But could only happen if the British people or the British government reversed the decision that had been taken.  

    Mr Muscat will be sitting next to Mrs May at an EU leaders dinner tonight - but rather than Brexit talk, expects to hear a list of priorities for the months ahead.

    French President Francoise Hollande, meanwhile stuck with firmer comments in Brussels. 

    The UK remained part of the EU, he said, but added:"I say very firmly, (if) Mrs May wants a hard Brexit, the negotiations will be hard."

  8. BHS: How Did it Happen?

    BBC Panorama

    Investigative TV show

    BHS shutters down

    How did BHS collapse, leaving a £571m deficit in the pension fund for staff?

    The BBC's Panorama investigated.

    Watch here.

  9. Peer urges less bureaucratic agriculture subsidy system

    Environment and climate change policy

    House of Lords

    Parliament

    Baroness Young of Old Scone

    "Brexit might mean Brexit but no amount of wishing removes the UK from the EU's bioregion," says Labour peer Baroness Young of Old Scone, who chairs conservation charity the Woodland Trust and is vice president of the RSPB.

    Around 25% of EU regulations are about environmental protection, she says, and calls for "at least at tough domestic compliance regimes" once the UK leaves the EU.

    Baroness Young urges the government not to "mess up" agriculture as a result of whatever trade relationship is reached with the EU post-Brexit, and adds: "Let's not develop a system of our own that is even more bureaucratic than the European one."

  10. Government industrial strategy 'under development'

    Industrial strategy debate

    House of Commons

    Parliament

    Minister Jo Johnson says the government's industrial strategy is "under development" and that now is "not the time to set out detailed plans for our approach". 

    He promises a "discussion paper" at around the time of the Autumn Statement (due to be given on 23 November) and a full government response "in the New Year".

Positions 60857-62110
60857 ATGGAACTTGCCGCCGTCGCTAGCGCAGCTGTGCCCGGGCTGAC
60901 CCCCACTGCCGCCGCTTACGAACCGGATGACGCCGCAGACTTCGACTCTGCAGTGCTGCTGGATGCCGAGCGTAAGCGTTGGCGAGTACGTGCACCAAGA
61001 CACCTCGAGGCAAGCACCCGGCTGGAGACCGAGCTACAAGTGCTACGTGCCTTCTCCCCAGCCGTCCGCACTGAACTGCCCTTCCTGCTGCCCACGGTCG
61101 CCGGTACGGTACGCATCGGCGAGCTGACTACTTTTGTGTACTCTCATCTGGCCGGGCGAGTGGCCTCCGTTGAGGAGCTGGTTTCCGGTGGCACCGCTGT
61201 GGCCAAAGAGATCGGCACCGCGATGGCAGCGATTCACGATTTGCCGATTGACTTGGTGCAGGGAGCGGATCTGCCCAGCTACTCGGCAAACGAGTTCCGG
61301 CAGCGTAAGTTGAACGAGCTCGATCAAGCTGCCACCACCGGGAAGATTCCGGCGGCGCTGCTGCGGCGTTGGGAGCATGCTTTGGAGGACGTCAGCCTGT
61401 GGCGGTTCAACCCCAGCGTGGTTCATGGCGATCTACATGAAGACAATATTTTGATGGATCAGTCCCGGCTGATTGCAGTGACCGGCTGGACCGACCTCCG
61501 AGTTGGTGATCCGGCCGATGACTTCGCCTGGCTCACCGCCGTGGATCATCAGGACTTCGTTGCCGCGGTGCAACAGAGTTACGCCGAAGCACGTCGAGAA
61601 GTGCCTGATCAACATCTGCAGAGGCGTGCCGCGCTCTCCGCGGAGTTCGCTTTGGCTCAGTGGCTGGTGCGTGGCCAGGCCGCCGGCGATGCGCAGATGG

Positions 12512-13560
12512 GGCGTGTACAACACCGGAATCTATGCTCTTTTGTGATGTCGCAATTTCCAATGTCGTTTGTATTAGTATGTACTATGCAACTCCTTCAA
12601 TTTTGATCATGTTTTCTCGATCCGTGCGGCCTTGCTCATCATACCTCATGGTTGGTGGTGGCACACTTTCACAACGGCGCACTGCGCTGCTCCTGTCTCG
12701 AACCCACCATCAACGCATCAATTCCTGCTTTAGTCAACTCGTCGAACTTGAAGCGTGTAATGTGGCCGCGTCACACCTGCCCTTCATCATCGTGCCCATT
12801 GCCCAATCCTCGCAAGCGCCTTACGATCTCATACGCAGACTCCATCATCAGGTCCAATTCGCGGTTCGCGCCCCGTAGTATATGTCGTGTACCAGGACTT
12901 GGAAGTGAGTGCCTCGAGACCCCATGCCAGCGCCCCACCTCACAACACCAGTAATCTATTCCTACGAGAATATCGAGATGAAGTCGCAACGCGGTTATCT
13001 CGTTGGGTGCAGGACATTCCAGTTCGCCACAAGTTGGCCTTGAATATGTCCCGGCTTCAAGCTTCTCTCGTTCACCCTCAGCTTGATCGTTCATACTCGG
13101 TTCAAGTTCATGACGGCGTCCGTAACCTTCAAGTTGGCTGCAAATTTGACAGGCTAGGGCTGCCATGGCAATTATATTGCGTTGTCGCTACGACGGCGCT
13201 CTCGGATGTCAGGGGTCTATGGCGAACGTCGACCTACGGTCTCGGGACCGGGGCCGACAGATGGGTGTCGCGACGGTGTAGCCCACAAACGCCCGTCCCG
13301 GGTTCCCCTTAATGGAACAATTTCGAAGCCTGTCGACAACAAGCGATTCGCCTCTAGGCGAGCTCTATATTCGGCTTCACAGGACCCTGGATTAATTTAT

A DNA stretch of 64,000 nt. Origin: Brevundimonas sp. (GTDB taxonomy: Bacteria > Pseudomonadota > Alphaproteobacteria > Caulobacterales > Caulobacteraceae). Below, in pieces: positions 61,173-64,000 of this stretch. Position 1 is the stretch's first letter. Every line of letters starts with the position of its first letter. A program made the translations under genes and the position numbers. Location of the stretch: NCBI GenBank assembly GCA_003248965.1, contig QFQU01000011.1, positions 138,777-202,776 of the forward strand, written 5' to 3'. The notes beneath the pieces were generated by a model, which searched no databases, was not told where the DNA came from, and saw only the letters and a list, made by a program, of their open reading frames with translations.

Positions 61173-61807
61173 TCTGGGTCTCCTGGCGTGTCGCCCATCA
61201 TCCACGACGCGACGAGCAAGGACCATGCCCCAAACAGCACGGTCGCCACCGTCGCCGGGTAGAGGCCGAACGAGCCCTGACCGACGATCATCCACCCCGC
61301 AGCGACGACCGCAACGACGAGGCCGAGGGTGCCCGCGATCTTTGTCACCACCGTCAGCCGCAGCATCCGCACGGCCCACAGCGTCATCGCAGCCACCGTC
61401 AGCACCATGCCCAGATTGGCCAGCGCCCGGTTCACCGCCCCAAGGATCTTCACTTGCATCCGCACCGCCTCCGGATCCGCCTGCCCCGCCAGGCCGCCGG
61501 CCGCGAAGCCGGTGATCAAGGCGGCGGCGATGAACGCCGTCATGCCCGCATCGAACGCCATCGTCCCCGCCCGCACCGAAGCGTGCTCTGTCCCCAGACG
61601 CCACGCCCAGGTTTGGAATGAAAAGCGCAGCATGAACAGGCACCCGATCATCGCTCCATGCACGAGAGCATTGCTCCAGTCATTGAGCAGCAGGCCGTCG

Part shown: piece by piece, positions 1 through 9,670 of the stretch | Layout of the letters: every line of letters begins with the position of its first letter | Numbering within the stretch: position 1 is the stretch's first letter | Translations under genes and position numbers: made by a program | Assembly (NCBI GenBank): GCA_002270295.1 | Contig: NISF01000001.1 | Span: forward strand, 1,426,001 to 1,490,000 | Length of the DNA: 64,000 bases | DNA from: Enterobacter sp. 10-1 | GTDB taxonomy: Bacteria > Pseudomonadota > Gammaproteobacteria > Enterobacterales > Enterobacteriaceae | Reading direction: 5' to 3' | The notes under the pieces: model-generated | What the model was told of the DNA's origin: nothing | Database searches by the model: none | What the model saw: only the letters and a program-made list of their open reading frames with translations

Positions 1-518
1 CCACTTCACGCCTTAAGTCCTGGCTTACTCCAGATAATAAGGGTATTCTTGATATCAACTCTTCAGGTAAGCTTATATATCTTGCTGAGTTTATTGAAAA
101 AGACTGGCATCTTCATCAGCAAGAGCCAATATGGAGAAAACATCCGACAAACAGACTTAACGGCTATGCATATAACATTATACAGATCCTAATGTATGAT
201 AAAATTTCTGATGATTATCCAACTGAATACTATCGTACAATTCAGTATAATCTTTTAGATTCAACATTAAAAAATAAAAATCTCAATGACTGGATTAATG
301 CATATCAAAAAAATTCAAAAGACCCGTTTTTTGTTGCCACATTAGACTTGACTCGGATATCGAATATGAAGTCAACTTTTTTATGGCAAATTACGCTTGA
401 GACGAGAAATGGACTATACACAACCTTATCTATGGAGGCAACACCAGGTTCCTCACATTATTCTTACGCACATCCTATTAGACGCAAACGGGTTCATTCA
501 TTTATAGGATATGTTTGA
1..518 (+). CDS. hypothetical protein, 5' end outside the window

He says the strategy will be "wide ranging" but "not at the expense of a clear focus" and that the government plans to build on the UK's "proven strengths" like science and innovation.

    Jo Johnson
  11. 'Profound change' in business policy decried

    Industrial strategy debate

    House of Commons

    Parliament

    Labour's Peter Kyle says that every postwar government, which has tried to implement an "industrial strategy" has "come across one kind of difficulty or another" but says it could be quite simple if we "focus on the strategy part".

    He also talks approvingly of former Business Secretary Vince Cable's industrial partnerships scheme, which brought together employers in certain industrial sectors to help develop skills. The scheme was scrapped in September 2015, a few months after the Lib Dems left the government.

    He says he's confused how - in a two year period - the government can reverse its position on industrial strategy twice. Businesses find it hard to deal with "profound change in a very rapid space of time", he says.

  12. Post Brexit policy 'dauntingly complex'

    Environment and climate change policy

    House of Lords

    Parliament

    Labour's Lord Giddens focuses his remarks on climate change.  

    He asks the minister to "unequivocally" confirm that the closure of the department for energy and climate change does not equate to a downgrade in the issue.